Metapopulation Tracking Juvenile Penguins Reveals an Ecosystem-wide Ecological Trap

Journal: Current Biology

Published: 2017-02-09

DOI: 10.1016/j.cub.2016.12.054

Affiliations: 9

Authors: 9

Go to article

Research Highlight

Young penguins trapped by depleted fishing grounds

© Mike Korostelev www.mkorostelev.com/Moment/Getty

© Mike Korostelev www.mkorostelev.com/Moment/Getty

Juvenile penguins travelling to traditional sardine foraging grounds along the Namibian coastline are being thwarted by climate change and overfishing.

An international group of researchers — including two from the University of Cape Town — used satellites to track the movements of 54 young African penguins (Spheniscus demersus) from eight breeding sites, to see where they travelled to seek food.

They found that the penguins relied on water temperature and chlorophyll level cues that would normally lead them to rich sources of sardines, but these habitats have now become degraded by overfishing and climate change.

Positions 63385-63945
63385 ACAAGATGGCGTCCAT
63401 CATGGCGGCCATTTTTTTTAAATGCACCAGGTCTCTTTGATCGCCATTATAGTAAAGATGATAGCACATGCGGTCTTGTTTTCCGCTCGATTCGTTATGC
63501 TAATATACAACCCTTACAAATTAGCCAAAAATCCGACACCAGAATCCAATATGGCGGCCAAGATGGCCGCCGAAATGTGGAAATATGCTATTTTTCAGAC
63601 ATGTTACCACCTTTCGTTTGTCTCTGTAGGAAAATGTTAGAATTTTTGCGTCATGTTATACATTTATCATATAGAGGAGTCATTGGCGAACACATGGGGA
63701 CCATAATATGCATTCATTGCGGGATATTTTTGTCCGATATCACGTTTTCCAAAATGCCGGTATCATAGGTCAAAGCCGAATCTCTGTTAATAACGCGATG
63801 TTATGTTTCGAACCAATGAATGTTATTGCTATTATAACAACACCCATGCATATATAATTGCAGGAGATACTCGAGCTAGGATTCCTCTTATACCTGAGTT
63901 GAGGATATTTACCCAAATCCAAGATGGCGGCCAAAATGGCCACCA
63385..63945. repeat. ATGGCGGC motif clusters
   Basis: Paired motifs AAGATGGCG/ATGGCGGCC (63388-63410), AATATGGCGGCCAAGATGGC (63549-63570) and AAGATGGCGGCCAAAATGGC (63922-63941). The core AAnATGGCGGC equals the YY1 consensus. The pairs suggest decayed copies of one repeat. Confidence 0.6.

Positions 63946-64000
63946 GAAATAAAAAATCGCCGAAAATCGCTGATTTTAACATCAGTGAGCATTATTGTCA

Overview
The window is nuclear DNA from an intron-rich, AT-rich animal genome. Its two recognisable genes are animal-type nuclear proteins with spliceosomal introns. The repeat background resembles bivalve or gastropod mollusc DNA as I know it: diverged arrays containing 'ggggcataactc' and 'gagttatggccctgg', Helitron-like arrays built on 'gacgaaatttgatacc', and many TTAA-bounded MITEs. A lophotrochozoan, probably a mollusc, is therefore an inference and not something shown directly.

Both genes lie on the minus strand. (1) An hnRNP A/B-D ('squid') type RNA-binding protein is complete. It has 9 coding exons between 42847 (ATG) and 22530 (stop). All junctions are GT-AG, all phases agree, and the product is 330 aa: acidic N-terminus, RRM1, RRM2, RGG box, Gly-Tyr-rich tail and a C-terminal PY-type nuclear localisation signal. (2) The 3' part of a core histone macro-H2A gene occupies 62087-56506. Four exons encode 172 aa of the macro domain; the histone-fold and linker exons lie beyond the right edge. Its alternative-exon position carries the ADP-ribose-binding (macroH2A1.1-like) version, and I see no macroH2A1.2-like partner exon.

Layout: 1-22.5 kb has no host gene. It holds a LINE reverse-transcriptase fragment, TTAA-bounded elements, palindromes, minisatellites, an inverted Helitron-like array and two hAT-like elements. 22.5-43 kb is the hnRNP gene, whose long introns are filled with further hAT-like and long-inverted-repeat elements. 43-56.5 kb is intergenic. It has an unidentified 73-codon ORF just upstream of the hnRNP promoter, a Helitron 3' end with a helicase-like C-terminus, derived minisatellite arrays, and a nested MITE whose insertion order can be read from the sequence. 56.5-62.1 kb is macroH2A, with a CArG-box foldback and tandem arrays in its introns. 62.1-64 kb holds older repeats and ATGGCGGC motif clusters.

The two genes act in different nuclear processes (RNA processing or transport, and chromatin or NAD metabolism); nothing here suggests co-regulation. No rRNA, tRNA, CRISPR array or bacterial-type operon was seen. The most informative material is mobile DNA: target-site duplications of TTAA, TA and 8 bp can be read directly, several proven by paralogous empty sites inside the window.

Many of the young penguins starved, and modelling suggests that breeding numbers could be halved in areas where these ecological traps occur. The authors proposed that fishing should be suspended when sardine populations fall below a certain level.

Supported content

  1. Current Biology 27, 563–568 (2017). doi: 10.1016/j.cub.2016.12.054
Institutions FC
Department of Environmental Affairs (DEA), South Africa 0.28
UCT Marine Research Institute (MA-RE), South Africa 0.22
Environment and Sustainability Institute (ESI), University of Exeter, United Kingdom (UK) 0.15
UCT Department of Biological Sciences, South Africa 0.15
Namibia Ministry of Fisheries and Marine Resources, Namibia 0.06
Bristol Zoological Society, United Kingdom (UK) 0.04
Institute of Marine Sciences (IMS), UCSC, United States of America (USA) 0.04
NOAA Southwest Fisheries Science Center (SWFSC), United States of America (USA) 0.04
School of Science and Engineering, USC, Australia 0.04

Return